It is my honor to receive the degree of doctor of divinity from this great and distinguished institution. Given my knowledge of Mary McLeod Bethune, I am humbled to know that her life, leadership and legacy have now been imprinted on my own life and leadership.
I am aware of the faith and hope she instilled in others, of her desire to be a missionary, of her discipline of reading scripture every morning at 5:30, of her perseverance in the midst of adversities that I can only imagine. She was a disciple of Jesus Christ who transformed the world.
I am humbled by this honor, and I do not take it lightly. In the providence of God, I believe that it must be for some purpose in my own life. And in the call of God, I also know that it must be for some purpose beyond my own life.
She stood, and this institution stands, as a testament to the power of God which overcomes human sin, prejudice, and injustice, through education.
We are in the season of Christmas, and I am reminded of the word from on high to another woman who changed history, another Mary: Mary, the mother of Jesus. The angel said to her, what is impossible for us is possible for God (Luke 1. 37). In the language of the Prayer Book, Mary McLeod Bethune had “read, marked and inwardly digested those words.”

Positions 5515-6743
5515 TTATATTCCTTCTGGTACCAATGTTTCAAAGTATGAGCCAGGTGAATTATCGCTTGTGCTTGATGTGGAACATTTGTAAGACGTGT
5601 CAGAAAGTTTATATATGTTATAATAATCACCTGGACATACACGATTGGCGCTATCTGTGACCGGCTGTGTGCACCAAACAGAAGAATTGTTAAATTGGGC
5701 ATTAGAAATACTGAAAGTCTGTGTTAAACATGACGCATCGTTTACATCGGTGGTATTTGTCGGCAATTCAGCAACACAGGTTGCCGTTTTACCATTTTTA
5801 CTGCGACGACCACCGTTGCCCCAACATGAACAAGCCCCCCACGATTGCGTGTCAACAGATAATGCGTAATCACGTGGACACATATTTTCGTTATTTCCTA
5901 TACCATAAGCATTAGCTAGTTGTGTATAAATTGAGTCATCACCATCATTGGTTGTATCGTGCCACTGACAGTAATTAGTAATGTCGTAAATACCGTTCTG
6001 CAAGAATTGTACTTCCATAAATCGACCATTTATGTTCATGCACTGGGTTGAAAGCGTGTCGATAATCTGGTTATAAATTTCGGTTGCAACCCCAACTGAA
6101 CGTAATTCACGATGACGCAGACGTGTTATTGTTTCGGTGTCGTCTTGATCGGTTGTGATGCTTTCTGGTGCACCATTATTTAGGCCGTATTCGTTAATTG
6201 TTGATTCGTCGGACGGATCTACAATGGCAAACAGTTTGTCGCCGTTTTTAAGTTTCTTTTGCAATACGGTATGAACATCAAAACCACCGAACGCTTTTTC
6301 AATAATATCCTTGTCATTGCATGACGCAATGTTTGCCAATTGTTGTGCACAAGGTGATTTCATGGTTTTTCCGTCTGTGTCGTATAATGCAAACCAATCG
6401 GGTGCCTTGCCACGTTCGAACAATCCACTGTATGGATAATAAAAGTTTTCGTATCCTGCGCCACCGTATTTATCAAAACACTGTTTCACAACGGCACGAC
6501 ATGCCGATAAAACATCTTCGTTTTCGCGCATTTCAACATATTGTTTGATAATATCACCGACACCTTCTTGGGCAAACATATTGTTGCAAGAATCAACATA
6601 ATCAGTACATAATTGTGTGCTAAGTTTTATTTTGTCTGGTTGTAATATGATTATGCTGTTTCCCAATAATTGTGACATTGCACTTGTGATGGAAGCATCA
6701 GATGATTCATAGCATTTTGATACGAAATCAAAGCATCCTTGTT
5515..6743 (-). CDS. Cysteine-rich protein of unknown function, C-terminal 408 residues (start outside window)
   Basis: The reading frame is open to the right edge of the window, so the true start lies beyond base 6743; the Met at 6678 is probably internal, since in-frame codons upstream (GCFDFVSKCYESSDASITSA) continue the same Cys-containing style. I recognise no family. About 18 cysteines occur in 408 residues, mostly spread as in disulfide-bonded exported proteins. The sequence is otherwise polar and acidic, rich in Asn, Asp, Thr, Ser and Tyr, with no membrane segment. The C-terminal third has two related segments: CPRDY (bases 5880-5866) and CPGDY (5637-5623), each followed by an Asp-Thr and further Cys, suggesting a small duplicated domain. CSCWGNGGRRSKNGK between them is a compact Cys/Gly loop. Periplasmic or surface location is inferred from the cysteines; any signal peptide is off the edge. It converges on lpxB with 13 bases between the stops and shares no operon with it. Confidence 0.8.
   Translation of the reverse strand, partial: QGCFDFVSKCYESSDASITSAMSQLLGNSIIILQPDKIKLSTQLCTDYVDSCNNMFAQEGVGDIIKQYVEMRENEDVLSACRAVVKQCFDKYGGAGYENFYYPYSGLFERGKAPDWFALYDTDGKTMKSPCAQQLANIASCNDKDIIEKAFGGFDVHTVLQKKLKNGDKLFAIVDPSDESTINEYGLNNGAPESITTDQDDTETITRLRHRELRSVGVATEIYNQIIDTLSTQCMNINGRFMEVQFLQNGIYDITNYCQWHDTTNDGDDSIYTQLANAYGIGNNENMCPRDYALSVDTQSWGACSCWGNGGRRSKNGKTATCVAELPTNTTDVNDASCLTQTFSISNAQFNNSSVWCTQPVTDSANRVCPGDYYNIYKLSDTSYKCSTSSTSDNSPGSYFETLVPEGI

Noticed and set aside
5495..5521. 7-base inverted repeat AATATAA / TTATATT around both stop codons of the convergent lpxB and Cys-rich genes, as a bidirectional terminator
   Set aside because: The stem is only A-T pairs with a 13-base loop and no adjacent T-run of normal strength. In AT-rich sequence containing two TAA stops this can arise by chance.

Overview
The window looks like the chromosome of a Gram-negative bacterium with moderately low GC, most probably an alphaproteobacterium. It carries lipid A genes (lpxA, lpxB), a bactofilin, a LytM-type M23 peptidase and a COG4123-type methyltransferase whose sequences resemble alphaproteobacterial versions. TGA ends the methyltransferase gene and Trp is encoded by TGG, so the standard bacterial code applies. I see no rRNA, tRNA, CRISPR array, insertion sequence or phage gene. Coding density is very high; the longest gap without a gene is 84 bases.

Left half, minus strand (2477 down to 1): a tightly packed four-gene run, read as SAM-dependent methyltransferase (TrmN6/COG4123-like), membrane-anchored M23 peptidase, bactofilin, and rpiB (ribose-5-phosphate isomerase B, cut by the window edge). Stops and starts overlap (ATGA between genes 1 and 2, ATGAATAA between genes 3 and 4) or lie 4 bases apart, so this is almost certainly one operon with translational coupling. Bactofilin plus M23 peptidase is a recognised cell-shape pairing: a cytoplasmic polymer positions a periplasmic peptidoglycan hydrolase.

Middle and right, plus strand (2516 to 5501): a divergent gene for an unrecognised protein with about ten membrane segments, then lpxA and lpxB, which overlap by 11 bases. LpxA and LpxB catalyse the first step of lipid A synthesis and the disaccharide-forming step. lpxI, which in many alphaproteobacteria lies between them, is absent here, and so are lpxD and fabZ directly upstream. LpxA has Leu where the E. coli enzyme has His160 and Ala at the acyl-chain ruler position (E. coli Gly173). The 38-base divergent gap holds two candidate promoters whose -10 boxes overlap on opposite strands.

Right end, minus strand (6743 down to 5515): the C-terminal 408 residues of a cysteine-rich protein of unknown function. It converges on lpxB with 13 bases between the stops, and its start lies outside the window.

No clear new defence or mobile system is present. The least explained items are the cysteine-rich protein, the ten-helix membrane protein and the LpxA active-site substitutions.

Today I also remember another saint, a native son of this city, Howard Thurman, and I close with his words, which convey the spirit of this season and the unfinished agenda of Mary McLeod Bethune and every one of us:
When the song of the angels is stilled
When the star in the sky is gone
When the kings and princes are home
When the shepherds are back with their flock,
The work of Christmas begins:
To find the lost
To heal the broken
To release the prisoner
To rebuild the nations
To bring peace among brothers and sisters
To make music in the heart.
And so---President Jackson, Provost Powell, faculty, graduates and families, students, trustees, alumni and friends---I want to express my profound gratitude. Thank you and God bless you!